To analyze the short-, medium-, and long-term benefits from and satisfaction with the Baha for patients with profound unilateral sensorineural hearing loss (SNHL).Design:
Prospective clinical study.Setting:
Head and Neck Institute at the Cleveland Clinic.Patients:
Eight patients with acquired profound unilateral SNHL.Interventions:
Patients underwent unaided baseline testing and aided Baha testing using laboratory and self-report measures at 6 postfitting intervals.Main Outcome Measures:
Laboratory measures included the revised Speech Perception in Noise test, Hearing in Noise Test, and localization testing. Disease-specific self-report measures included the Abbreviated Profile of Hearing Aid Benefit, Hearing Handicap Inventory for Adults, and Single-Sided Deafness Questionnaire. The Medical Outcomes Study SF-36 Health Survey was used to assess health-related quality of life.Results:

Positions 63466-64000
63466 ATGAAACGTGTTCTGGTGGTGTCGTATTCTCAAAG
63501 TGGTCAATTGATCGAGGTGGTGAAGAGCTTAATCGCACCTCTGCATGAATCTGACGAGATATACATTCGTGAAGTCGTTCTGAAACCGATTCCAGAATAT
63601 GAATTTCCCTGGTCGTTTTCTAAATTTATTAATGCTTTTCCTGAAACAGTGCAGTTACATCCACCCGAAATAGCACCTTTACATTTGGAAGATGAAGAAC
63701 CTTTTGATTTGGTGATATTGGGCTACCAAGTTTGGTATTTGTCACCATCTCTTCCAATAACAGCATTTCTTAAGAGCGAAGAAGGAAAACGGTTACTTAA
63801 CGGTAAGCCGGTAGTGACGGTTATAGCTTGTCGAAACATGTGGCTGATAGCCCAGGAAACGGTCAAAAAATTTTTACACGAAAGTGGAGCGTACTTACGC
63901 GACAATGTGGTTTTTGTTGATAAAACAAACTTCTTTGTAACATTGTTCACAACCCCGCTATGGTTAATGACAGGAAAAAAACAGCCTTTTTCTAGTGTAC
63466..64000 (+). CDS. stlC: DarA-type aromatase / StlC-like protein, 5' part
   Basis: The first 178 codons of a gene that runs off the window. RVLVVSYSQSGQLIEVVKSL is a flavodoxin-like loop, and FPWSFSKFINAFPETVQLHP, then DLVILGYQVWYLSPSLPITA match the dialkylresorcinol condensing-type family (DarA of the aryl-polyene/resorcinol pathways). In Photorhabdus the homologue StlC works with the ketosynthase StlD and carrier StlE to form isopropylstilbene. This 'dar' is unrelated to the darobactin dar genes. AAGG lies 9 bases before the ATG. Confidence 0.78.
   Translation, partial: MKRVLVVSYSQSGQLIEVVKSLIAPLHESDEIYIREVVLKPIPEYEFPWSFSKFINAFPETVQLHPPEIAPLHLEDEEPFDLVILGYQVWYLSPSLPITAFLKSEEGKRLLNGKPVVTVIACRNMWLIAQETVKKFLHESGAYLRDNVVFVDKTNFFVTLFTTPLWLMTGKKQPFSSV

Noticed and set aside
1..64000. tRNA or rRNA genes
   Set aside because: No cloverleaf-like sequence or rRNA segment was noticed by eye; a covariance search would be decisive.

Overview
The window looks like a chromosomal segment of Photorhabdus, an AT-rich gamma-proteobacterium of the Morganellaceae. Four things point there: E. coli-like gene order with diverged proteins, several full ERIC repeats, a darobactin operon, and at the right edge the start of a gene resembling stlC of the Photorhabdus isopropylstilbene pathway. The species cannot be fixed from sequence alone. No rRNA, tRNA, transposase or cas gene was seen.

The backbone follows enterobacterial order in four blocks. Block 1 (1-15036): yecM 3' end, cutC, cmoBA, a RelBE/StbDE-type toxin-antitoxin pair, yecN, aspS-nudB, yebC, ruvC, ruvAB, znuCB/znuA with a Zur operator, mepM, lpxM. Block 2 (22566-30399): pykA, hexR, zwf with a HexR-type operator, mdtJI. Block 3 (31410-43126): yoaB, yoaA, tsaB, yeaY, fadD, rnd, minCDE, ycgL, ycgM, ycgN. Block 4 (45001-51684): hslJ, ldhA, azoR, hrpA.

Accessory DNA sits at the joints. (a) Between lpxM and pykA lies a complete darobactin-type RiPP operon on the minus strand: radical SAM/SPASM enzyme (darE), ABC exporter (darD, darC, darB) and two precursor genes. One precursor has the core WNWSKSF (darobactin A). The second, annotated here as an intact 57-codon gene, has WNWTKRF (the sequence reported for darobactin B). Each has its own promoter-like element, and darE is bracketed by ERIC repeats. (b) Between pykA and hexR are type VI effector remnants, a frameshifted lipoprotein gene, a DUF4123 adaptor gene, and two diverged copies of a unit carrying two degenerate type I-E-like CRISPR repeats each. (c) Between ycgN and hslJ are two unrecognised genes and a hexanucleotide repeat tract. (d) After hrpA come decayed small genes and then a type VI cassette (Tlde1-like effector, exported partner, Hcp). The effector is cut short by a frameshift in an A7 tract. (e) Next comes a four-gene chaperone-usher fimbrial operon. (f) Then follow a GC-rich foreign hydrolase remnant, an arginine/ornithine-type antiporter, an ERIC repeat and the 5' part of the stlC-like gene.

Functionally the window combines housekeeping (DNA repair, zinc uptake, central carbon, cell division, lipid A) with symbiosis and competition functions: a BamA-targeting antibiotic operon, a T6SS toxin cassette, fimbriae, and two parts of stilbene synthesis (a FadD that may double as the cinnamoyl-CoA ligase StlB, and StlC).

Based on 95% confidence intervals for unaided testing, significant improvements on aided revised Speech Perception in Noise, Abbreviated Profile of Hearing Aid Benefit, and Hearing Handicap Inventory for Adults scores were sustained during the 18-month test interval. Variable performance was observed for the Hearing in Noise Test over time and patients. No acclimatization effects were shown for localization testing or the generic health-related quality-of-life measure. Patients reported satisfaction in a variety of situations as quantified by the Single-Sided Deafness Questionnaire in the long-term.Conclusion:
The Baha is effective in reducing psychosocial consequences of unilateral profound SNHL for the long-term. Improvement in speech understanding occurred when the primary signal was spatially separated from background noise. Localization performance did not improve with Baha use. Overall, patients were satisfied with their Baha and would still elect to have this procedure if given a second chance.